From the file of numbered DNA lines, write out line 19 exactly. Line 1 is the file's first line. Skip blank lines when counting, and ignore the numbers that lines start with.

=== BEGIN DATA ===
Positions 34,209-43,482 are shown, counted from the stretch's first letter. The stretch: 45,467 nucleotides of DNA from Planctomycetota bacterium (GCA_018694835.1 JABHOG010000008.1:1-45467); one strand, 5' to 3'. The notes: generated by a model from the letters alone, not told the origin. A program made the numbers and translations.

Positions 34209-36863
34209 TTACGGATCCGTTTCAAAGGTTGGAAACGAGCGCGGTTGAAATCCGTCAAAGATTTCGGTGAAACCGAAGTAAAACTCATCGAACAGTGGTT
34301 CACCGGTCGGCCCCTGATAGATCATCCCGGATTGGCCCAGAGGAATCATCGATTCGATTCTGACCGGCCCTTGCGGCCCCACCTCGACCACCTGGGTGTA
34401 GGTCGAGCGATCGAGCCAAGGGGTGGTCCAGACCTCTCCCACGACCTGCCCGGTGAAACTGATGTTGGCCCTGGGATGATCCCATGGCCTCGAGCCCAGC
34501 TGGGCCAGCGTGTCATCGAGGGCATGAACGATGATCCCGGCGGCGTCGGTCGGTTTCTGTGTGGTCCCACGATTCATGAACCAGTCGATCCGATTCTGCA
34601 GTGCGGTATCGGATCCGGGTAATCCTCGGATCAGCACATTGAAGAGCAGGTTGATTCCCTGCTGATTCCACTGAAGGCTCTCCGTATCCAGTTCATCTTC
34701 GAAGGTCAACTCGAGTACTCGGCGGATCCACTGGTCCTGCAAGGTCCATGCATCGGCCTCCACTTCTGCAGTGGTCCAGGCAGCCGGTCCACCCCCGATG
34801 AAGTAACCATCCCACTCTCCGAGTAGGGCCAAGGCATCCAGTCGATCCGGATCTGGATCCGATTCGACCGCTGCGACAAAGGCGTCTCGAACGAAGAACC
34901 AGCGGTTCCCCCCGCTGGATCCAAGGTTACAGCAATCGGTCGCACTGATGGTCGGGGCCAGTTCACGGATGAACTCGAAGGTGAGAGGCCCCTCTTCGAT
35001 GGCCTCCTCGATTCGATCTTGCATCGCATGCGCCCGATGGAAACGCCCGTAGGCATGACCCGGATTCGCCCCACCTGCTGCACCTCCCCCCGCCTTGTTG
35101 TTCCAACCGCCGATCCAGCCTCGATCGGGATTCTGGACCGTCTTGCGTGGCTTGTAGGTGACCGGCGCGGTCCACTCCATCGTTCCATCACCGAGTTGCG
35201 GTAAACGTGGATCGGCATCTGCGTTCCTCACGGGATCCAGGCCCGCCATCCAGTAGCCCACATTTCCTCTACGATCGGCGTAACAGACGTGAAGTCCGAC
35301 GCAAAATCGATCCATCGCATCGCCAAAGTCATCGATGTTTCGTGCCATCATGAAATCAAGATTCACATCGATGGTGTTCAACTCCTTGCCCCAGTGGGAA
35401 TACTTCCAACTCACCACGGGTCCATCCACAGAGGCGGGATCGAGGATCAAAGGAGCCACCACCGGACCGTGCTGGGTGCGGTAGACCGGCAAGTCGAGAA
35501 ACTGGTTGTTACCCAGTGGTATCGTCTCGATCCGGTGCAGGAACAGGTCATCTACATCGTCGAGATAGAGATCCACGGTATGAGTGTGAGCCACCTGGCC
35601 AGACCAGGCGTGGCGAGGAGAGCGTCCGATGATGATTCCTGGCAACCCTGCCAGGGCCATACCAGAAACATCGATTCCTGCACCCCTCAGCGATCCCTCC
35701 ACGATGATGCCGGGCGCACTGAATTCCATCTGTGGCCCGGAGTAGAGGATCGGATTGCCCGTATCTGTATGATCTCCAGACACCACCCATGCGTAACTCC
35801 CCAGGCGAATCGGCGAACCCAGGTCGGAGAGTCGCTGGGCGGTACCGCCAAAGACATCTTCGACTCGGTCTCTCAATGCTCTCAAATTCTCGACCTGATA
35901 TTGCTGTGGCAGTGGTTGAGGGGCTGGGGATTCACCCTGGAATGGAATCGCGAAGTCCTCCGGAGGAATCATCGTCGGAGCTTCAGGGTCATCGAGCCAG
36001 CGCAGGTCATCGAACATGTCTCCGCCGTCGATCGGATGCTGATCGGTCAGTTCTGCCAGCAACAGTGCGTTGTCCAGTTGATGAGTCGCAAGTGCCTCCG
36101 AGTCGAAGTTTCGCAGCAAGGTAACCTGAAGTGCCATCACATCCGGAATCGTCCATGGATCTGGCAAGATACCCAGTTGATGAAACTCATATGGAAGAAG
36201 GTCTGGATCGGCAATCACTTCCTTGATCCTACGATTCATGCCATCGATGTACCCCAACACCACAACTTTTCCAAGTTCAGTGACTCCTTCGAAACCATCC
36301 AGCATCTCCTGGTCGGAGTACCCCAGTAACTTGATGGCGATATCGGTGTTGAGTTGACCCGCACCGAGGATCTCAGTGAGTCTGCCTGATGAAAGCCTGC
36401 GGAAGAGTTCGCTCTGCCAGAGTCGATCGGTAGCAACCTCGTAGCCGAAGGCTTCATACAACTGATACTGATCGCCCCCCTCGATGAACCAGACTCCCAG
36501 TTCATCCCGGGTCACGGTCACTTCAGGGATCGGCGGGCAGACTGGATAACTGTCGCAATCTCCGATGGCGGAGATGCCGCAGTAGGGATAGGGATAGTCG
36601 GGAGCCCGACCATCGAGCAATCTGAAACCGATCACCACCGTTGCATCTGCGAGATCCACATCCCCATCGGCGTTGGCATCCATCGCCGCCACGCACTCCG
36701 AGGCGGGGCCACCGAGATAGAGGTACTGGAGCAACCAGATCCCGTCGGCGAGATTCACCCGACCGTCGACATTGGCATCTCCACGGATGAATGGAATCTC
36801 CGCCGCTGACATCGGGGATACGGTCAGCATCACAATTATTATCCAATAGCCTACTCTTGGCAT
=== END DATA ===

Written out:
35801 CCAGGCGAATCGGCGAACCCAGGTCGGAGAGTCGCTGGGCGGTACCGCCAAAGACATCTTCGACTCGGTCTCTCAATGCTCTCAAATTCTCGACCTGATA